situations to be able to find ways to
make plays. He definitely doesn't
have as good a grasp of what we're
trying to do when the plays get
very long and extended... [but]
he's a natural leader, guys gravitate towards him, he's got a huge
physical presence and he's got a
very, very high ceiling."
However, for the first time in
three seasons, the quarterback
position won't be the main starting point for the offence. Olson
wants to run more of a 50-50
split between the passing and
rushing offence, so he admits
that third-year running back
Brandon Deschamps will be the
"bell cow" on the ground this
year. The power runner took the
Canada West by storm last year
to lead the conference in rushing
with 785 yards on the ground,
and will be relied on heavily to
power the 'Birds.
Aside from the loss of number
one receiver Jordan Grieve, the
wide receiving corps will look
much the same, and Olson expects a few players to step up like
Deschamps did last year. Patrick
Bull had 272 receiving yards and
four touchdowns last year and is
expected to be a key this season,
while newcomers Alex Morrison
and Niko Jakobs have impressed
during training camp. Morrison
Running back Brandon Deschamps had a breakout season in 2012, the Thunderbirds
will be looking for a repeat performance this year.
is a 6-foot-4 threat who ran his
40-yard dash in 4.4 seconds,
while Jakobs has "caught everything in sight and just seems to
always find himself open" during
the summer.
It won't be the offence that will
be tested most, though. Last year,
the Thunderbirds racked up the
second most yards of total offence
in the conference with Greene
playing on knees that needed
surgery, but their defence gave
up the second most. Much of it
was due to injuries, which meant
that the defensive side of the ball
was basically a revolving door
of new players. When inevitable
injuries happen this year, Olson
believes that his team has enough
depth to weather the storm this
time around.
"I think our front seven is going
to be pretty good. I think everything in the Canada West has a
tendency to start with the run, so
if we can stop the run we'll be in
good shape," said Olson, noting
that linebackers Vivie Bojilov and
Riley Jones will be key forces. "I
think the overall talent on defence
has been greatly improved, and I
think there's a much better understanding of their responsibilities
than in the past years."
Overall, this season's team
has more depth than they've had
in years. In a short yet grueling
season, that may turn out to be the
difference. There still are question marks — it seems that every
year begins with the belief that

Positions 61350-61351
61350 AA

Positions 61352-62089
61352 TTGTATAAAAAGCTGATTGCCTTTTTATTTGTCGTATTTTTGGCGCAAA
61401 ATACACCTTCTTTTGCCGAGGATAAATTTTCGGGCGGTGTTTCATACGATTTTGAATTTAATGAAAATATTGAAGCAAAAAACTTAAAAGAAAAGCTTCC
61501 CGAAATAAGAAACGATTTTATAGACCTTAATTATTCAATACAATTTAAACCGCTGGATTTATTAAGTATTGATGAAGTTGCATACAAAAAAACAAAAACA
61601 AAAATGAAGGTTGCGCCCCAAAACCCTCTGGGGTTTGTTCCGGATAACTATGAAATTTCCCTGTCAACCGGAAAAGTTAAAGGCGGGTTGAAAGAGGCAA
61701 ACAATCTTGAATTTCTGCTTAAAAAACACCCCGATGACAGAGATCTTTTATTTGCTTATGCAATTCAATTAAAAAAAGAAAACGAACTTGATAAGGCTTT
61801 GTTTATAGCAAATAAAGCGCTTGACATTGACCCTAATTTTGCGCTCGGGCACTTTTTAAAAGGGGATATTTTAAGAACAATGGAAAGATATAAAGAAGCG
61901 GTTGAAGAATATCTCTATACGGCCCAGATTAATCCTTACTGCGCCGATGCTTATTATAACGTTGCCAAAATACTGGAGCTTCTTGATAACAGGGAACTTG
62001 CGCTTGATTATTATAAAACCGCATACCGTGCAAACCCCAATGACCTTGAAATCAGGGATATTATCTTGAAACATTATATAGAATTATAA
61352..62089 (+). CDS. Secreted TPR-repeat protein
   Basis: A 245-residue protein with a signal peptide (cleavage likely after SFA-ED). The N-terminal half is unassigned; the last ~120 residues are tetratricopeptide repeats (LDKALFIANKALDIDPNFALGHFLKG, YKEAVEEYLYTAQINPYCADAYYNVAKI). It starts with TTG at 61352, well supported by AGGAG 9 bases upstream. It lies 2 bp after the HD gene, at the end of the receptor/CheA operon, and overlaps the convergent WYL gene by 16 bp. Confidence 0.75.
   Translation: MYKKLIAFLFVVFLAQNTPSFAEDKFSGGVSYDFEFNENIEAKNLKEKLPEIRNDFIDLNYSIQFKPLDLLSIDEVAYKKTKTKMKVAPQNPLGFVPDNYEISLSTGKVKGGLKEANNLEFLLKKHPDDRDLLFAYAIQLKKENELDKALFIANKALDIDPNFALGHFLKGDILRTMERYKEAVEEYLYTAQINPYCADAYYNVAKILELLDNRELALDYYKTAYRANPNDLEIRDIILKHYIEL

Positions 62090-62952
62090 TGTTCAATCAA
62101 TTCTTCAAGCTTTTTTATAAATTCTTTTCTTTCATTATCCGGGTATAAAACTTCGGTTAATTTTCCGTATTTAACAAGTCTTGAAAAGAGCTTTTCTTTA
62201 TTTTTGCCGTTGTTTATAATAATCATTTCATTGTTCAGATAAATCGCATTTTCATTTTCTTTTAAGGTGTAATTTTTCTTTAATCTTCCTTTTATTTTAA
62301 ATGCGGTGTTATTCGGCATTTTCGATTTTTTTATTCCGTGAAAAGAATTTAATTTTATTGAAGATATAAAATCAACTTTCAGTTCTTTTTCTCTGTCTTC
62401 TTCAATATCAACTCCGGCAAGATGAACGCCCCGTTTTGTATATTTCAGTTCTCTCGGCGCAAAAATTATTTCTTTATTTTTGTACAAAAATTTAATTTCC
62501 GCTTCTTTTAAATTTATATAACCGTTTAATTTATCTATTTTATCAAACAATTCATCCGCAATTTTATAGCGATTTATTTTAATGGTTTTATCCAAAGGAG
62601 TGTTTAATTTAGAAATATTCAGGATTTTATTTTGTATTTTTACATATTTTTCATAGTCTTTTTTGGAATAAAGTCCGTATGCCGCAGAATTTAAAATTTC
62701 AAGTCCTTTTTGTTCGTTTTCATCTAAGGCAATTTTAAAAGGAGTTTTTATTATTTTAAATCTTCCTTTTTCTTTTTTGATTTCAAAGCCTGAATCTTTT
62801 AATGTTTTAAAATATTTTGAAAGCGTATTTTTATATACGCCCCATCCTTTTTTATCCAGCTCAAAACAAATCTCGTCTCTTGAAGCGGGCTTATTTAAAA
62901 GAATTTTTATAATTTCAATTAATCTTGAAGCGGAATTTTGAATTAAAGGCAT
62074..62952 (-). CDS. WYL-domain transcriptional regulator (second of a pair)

the defence will be better, and the
two quarterbacks have thrown a
combined six passes for UBC — but
there appears to be a new sense of
optimism surrounding this team
during training camp. If they can
all come together, they can take on
whatever conditions they're faced
with, and perhaps create a perfect
storm of their own. ?! SPORTS    I    THURSDAY, AUGUST 29, 2013
Whistler makes student pass all-ages
Students over 30 are now eligible for the $1,070 discount
Full-time students in the 30-and-over age category will now be able to enjoy Whistler Blackcomb season passes at the discounted student rate.
Natalie Scadden
Sports + Rec Editor
Whistler Blackcomb announced
Tuesday that they have removed
the age restrictions on their highly
coveted student passes.
Previously, the student pricing
was available only to students
aged 17-29, excluding the several
thousand UBC Vancouver students
over 30 years of age. While you
still need to be a full-time student
at a pre-approved B.C. or Washington university or college, those in
the 30-and-over age category will
no longer have to swallow the full
$1,589 price tag for an adult season
pass, and are now eligible for the
$519 student rate (both early-bird
Both Whistler Blackcomb
and the UBC Ski and Board Club
have acknowledged receiving
complaints about the age restric
tions in the past, especially from
graduate students.
"We've heard the complaints ...
and our answer to that has always
been that it's Whistler and they
make up their own rules," said Ski
and Board president Peter Wojnar.
"In the past years, a lot of
older students have been getting
fake IDs so that they can get the
Whistler student pass," he added.
"It'll be cool that they won't have
to do that."
Whistler Blackcomb regional
sales account executive Sarah
Haffey said that management is
"excited that it's more of a transparent, clear program open to all
full-time students." She cautioned,
however, that distance education
classes and paid co-op programs
and internships still don't count
towards the full-time course load
needed for eligibility.
Wojnar suggested that even
though Ski and Board is a predominantly undergraduate club
and the majority of its members
won't be affected directly, it opens
up opportunity for older students,
and that could in turn benefit the
younger crowd as well.
He thinks the move is "all